Some months ago, I received a custom order for a pet memorial of this lovely, lovely fellow:
It was an honor to make such a meaningful piece. I needle felted wool over a pipe cleaner armature, used small glass eyes, and made the whiskers from fishing line glued in place with superglue.
If you would like to see some of the process that went into making this needle felted oddling, wander over to my Patreon page where I show many, many photos of the different stages and changes I made as I worked:
Needle felting is hard on your hands. The repetitive motion of stabbing the needle into the wool is not only a hazard for your fingertips — those needles are sharp! — but it can be a strain on your wrists and finger joints, especially if you are working on a project for any extended period of time. Sitting for hour after hour stabbing at a clump of wool can lead to aches going up into your arms and your back as well.
Here I’ll share with you a few of the things I do to try to help prevent these aches, or in the cases where it seems inevitable, at least recover from them. If you have more ideas, please share them in the comments.
Let’s do whatever we can to make needle felting a more fun and less painful experience.
THIMBLES. I recommend always using thimbles to guard against stray pokes. As noted above, these needles are sharp. I have drawn blood more times than I care to count, even while wearing thimbles. Without them, my fingers would be riddled with scars. Even if I’m just going to do a few “touch up” pokes, I put my thimbles on. It’s the best policy.
I like to use leather thimbles so that I can manipulate the wool with relative ease and feel where exactly the needle is while still being well protected. You can find these thimbles in the quilting section of most craft stores and there are many online sources for them as well.
WORK SURFACE. Using a pad of some kind as a work surface. This is something that I moved away from and then returned to throughout my needle felting life. I have learned the deeper wisdom of it over the years. Not only does the pad provide protection against the sharp needle stabbing into your leg or any other appendage, it lets your supporting hand, the one not doing the stabbing, rest. I felt a lot of long and thin shapes, like snonkey eyestalks and tapir stripes, and I often hold the strip of wool in between my thumb and finger while I stab at it. So exhausting! My left hand quickly cramps up. I’ve found it is so much easier on the hand to let the wool rest on the work surface and hold it minimally in place.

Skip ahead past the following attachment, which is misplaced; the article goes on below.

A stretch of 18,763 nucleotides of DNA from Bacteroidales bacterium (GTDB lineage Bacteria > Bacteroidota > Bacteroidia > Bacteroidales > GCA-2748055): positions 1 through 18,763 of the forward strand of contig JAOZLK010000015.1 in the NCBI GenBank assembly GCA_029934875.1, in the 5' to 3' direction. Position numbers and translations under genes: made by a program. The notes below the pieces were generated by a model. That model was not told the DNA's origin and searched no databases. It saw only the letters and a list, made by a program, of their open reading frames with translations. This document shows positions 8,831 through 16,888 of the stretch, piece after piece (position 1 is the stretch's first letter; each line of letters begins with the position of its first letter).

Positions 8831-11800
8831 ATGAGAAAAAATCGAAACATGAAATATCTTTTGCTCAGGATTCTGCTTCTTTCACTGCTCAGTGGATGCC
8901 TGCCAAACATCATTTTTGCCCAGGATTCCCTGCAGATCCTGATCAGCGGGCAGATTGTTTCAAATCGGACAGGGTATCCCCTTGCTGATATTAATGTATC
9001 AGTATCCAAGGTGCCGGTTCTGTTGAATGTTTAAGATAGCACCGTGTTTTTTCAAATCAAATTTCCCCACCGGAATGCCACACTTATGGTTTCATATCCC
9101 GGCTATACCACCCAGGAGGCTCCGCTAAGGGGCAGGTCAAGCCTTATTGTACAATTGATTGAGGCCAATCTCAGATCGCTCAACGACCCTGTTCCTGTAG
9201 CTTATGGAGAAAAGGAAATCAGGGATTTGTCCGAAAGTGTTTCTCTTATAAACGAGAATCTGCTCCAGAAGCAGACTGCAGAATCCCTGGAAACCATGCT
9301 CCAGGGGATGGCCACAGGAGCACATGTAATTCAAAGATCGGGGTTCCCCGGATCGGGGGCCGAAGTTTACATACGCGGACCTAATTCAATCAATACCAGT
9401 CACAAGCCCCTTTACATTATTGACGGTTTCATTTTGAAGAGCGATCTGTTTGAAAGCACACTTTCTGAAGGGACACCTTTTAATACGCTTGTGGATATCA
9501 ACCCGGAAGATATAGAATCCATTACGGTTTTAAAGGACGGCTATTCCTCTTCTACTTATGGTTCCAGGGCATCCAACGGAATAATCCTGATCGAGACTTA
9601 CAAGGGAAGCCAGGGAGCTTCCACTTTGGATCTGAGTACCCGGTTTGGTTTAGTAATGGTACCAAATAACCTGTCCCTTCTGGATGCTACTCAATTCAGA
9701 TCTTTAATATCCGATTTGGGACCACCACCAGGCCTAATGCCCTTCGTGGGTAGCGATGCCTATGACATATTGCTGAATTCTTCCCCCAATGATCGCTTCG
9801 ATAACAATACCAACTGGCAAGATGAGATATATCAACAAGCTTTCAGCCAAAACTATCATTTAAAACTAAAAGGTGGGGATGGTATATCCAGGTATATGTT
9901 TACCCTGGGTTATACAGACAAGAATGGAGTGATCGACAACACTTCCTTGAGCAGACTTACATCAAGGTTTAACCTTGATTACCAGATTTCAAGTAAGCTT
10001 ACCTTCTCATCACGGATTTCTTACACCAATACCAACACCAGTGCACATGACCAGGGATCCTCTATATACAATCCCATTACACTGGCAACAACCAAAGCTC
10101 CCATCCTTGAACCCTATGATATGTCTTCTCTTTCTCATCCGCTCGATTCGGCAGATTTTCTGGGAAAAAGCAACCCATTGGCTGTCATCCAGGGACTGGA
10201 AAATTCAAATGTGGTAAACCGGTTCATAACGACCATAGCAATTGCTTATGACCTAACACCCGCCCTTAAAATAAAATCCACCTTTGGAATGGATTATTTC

There are different types of work surfaces to use with needle felting. When I first began felting, I used a piece of foam. I didn’t like it because it crumbled after being poked so many times. It also made loud noises whenever the needle went into the foam, so pretty much … Every. Single. Second. I was working on my project. Maddening. Then for a while I used a pillow, which got wrecked in short order. Now, after years of not using any work surface at all, I use a Woolbuddy, which is actually itself made of densely felted wool. I highly recommend it.
STRETCHES. Taking the time in the morning to do a few stretches and exercises to specifically strengthen your hands and fingers can really help. Every day before beginning my felting session I spend about a minute opening and closing my hands in fits in rapid succession. After the minute is up, I roll my wrists in circles and shake my hands out till they feel comfortable again. This has really helped stave off aches in my hands and wrists.